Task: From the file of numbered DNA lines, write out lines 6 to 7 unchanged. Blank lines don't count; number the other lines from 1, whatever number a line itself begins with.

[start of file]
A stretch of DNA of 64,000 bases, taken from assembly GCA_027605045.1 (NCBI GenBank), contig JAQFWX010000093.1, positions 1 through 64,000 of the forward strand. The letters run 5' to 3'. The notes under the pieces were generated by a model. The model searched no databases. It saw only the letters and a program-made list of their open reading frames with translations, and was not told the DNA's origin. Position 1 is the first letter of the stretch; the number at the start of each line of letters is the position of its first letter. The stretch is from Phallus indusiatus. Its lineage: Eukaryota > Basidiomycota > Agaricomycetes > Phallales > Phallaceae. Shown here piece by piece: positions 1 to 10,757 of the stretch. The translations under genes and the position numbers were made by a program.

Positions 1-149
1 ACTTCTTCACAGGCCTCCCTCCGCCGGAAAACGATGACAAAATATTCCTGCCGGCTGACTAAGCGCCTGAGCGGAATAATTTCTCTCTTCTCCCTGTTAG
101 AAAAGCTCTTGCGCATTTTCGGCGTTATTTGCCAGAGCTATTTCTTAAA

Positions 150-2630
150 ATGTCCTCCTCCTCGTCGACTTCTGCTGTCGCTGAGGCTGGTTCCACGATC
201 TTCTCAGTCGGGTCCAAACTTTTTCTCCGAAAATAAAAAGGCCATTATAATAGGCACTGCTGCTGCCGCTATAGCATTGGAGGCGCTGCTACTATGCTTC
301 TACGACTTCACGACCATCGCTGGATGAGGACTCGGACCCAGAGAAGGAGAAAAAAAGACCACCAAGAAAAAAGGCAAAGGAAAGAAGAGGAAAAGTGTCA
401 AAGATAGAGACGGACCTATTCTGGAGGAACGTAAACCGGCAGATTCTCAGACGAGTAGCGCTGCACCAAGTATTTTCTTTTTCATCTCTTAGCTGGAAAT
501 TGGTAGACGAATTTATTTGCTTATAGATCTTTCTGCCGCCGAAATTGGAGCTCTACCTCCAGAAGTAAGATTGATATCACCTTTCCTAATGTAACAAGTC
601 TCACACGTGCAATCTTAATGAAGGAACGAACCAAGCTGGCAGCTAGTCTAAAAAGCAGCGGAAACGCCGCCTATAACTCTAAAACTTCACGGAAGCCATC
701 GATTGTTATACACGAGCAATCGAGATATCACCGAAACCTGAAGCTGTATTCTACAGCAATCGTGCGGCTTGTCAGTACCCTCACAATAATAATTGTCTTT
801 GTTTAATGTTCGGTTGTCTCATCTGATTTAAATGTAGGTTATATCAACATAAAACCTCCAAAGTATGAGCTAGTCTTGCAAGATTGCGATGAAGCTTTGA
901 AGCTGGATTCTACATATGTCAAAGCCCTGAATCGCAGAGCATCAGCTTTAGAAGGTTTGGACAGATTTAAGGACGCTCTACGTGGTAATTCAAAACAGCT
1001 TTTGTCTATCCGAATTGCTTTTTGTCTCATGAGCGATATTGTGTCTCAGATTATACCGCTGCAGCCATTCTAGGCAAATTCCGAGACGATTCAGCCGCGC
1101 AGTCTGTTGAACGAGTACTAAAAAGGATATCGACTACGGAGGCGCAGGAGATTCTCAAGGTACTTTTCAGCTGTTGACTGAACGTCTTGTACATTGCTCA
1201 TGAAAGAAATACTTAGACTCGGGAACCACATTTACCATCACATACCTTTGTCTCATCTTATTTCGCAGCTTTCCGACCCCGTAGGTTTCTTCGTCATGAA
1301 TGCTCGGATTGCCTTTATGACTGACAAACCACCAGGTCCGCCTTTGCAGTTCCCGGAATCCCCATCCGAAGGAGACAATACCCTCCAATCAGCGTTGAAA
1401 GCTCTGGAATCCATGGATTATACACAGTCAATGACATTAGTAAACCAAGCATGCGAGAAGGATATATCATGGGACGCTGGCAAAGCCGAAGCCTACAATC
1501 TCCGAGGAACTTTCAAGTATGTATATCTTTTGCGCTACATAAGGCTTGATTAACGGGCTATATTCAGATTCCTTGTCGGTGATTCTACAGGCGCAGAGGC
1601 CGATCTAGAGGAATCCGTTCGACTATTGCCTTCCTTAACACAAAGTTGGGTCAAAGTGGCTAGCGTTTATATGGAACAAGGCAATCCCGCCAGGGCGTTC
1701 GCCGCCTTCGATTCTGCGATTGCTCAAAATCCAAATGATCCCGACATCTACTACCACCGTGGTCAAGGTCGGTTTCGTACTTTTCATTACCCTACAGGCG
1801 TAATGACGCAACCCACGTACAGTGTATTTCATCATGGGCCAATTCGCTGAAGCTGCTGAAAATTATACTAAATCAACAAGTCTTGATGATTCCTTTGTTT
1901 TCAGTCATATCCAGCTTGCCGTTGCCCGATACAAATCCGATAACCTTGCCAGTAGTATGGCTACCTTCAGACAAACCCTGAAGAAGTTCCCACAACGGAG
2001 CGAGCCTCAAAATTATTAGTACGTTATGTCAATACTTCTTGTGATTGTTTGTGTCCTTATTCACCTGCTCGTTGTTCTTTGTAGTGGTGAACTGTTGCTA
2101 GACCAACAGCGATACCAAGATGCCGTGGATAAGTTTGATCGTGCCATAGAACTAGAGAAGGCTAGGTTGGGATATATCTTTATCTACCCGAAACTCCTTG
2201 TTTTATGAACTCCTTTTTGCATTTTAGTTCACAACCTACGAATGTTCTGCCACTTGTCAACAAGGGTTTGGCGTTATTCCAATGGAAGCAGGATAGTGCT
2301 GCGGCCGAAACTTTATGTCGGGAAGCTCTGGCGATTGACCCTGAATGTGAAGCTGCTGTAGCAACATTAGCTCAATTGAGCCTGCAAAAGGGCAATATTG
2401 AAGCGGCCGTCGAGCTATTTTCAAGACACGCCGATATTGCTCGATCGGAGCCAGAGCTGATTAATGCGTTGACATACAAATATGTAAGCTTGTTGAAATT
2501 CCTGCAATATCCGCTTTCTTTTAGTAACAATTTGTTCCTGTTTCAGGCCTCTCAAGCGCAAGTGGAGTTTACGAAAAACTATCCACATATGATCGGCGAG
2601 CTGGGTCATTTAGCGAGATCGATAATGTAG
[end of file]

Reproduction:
150 ATGTCCTCCTCCTCGTCGACTTCTGCTGTCGCTGAGGCTGGTTCCACGATC
201 TTCTCAGTCGGGTCCAAACTTTTTCTCCGAAAATAAAAAGGCCATTATAATAGGCACTGCTGCTGCCGCTATAGCATTGGAGGCGCTGCTACTATGCTTC